Dan Brown, lifestyle books top sales in Romania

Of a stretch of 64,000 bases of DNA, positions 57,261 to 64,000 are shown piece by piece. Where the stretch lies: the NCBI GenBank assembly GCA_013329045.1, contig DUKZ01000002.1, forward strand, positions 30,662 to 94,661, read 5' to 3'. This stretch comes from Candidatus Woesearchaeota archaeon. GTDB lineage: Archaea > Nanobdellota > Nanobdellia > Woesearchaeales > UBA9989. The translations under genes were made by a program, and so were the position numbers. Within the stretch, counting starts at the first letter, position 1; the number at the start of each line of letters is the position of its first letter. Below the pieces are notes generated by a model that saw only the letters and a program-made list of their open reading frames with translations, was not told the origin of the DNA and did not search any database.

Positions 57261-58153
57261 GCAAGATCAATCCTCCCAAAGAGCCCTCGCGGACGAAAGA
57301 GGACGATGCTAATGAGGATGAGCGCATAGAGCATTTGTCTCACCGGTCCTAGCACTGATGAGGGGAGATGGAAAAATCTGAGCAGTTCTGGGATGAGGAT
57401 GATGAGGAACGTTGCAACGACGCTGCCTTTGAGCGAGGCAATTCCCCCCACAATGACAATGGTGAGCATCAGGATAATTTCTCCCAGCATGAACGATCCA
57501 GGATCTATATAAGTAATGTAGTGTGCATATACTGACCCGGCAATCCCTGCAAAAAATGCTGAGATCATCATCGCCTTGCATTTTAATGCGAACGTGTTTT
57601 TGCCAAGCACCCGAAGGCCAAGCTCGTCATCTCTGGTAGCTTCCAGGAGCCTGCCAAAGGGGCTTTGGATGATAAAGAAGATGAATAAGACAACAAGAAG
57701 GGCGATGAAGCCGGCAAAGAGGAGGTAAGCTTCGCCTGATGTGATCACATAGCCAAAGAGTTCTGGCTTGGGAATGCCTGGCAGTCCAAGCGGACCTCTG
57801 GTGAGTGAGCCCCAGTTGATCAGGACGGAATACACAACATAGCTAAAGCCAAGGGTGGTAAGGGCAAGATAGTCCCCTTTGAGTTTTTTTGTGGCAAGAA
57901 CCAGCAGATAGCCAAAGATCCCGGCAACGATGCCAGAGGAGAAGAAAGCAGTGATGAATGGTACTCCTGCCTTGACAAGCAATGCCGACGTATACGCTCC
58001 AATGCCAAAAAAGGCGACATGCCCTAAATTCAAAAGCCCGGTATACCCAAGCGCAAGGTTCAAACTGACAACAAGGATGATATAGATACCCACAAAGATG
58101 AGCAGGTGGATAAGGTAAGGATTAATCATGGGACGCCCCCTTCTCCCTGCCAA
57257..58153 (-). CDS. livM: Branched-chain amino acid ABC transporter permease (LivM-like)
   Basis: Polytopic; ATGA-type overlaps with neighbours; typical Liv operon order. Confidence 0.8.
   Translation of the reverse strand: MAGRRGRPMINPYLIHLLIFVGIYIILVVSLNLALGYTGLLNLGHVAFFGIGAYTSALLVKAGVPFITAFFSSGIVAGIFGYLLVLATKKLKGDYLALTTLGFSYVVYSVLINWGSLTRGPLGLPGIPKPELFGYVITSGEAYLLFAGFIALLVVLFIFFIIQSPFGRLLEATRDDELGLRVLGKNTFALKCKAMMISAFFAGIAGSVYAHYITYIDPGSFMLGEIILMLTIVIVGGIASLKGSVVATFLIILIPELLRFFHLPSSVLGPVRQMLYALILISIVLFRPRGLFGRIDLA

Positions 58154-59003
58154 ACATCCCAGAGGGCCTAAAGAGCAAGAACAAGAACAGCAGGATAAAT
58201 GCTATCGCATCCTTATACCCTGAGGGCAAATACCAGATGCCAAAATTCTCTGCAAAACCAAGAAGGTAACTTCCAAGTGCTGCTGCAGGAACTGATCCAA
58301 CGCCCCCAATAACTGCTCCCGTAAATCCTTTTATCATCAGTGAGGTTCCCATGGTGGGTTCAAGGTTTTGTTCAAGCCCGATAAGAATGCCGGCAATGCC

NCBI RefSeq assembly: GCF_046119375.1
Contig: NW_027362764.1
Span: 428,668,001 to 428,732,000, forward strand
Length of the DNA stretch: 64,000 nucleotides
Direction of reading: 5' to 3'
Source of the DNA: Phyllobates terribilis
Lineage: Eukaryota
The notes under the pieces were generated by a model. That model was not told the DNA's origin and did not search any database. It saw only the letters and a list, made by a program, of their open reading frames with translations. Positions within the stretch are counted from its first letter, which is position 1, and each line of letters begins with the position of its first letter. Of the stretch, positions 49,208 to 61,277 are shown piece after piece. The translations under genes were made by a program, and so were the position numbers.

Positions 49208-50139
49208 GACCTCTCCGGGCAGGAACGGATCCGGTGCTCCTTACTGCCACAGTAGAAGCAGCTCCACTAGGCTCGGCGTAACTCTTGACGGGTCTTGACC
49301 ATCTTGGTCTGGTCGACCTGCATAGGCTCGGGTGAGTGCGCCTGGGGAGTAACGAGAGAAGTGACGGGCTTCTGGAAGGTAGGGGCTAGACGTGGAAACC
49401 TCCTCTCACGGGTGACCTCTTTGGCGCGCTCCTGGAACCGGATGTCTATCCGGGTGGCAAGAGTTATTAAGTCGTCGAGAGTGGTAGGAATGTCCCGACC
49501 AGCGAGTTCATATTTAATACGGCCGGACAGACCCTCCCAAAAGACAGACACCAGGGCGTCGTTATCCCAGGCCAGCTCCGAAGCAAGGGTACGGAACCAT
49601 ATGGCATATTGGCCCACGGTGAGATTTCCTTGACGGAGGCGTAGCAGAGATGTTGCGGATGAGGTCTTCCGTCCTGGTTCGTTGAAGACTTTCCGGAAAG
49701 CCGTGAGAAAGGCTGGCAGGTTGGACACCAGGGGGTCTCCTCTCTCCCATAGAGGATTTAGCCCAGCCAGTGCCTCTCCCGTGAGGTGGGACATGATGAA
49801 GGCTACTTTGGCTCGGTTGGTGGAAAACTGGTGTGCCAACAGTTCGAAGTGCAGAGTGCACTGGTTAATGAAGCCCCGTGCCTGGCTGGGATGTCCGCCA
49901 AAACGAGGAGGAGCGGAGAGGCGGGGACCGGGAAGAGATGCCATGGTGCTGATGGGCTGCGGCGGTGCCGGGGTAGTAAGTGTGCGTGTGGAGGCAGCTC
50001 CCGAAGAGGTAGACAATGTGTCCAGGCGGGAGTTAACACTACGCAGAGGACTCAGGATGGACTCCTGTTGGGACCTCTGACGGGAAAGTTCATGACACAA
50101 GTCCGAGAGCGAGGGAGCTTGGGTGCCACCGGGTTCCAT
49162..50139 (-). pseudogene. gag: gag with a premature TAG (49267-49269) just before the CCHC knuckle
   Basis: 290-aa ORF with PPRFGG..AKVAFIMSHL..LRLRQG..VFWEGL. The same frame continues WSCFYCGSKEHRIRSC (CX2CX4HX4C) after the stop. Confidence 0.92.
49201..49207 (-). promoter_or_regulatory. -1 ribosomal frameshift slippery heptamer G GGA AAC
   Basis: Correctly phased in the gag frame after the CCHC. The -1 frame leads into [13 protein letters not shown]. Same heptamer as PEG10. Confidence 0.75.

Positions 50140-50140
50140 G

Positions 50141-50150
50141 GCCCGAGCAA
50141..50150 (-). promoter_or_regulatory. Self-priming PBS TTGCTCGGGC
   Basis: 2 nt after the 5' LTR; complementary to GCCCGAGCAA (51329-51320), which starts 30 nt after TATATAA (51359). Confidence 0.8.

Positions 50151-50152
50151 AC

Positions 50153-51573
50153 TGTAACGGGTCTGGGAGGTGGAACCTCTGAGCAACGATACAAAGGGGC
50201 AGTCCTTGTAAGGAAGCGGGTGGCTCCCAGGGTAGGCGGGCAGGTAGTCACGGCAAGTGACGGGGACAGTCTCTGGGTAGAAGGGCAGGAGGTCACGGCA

According to a statistics made by the Diverta network, the book market in Romania reported a descending trend in 2010, resulting in a slump by approximately 15 per cent compared to 2009. The Romanian book market is estimated at EUR 60 M, without including the kiosk editions, published by the major local dailies. In Romania, book consumption is 1 volume/ capita, compared to 8 to 10 volumes in Poland or Hungary. The average price of a book is RON 19.16, rising by 2 per cent compared to the preceding year. The best-selling book of 2010 is a volume teaching us how to lead a healthy life and how to distinguish between healthy and unhealthy food. “Si noi ce mai mancam” (What’s on the menu), written by professor Gheorghe Mencini­copschi, is the year’s best-seller, followed by “The Lost Symbol”, Dan Brown’s latest, and “Eat, pray, love”, by Elizabeth Gilbert. The next positions are claimed by: “The Secret” (Rhonda Byrne, at no. 4), “Even Back Then, the Fox Was the Hunter” (Herta Muller – no. 5), “The Winner Stands Alone” (Paulo Coelho – no. 6), “Some Answers” (Mihaela Radulescu – no. 7). At number 8, we find another book by Gheorghe Mencinicopschi, “Si noi ce mai mancam… ca sa slabim” (What’s on the menu… to lose weight), followed by Mircea Carta­rescu (“Frumoasele straine”/ Beautiful Strangers) and Monica Vlad (“Trei vieti. Pedeapsa”/ Three Lives. Punishment). In terms of the number of copies sold, Rao Publi­shing ranks first, followed by the Corint Group and Polirom. The other positions are claimed, in this order, by Litera, Trei, Humanitas, Curtea Veche, Nemira, All and Girasol. As regards fields of interest, in 2010 Romanians preponderantly read fiction (27.1 pc), children’s books (18.1 pc), hobby books (10.6 pc) and self-help books (10.3 pc). As far as foreign language books are concerned, consumers were more res­trained in 2010, and the average value of the shopping basket drop­ped. The foreign language book market fell by approximately 25 per cent compared to 2009. For 2011, estimates indicate similar levels to 2010, with a potential for slight growth at the end of the year. The best levels in foreign book sales are reported in Bucharest, a trend explainable both in terms of better pay, as well as by the number of expats, which is higher than in other regions.

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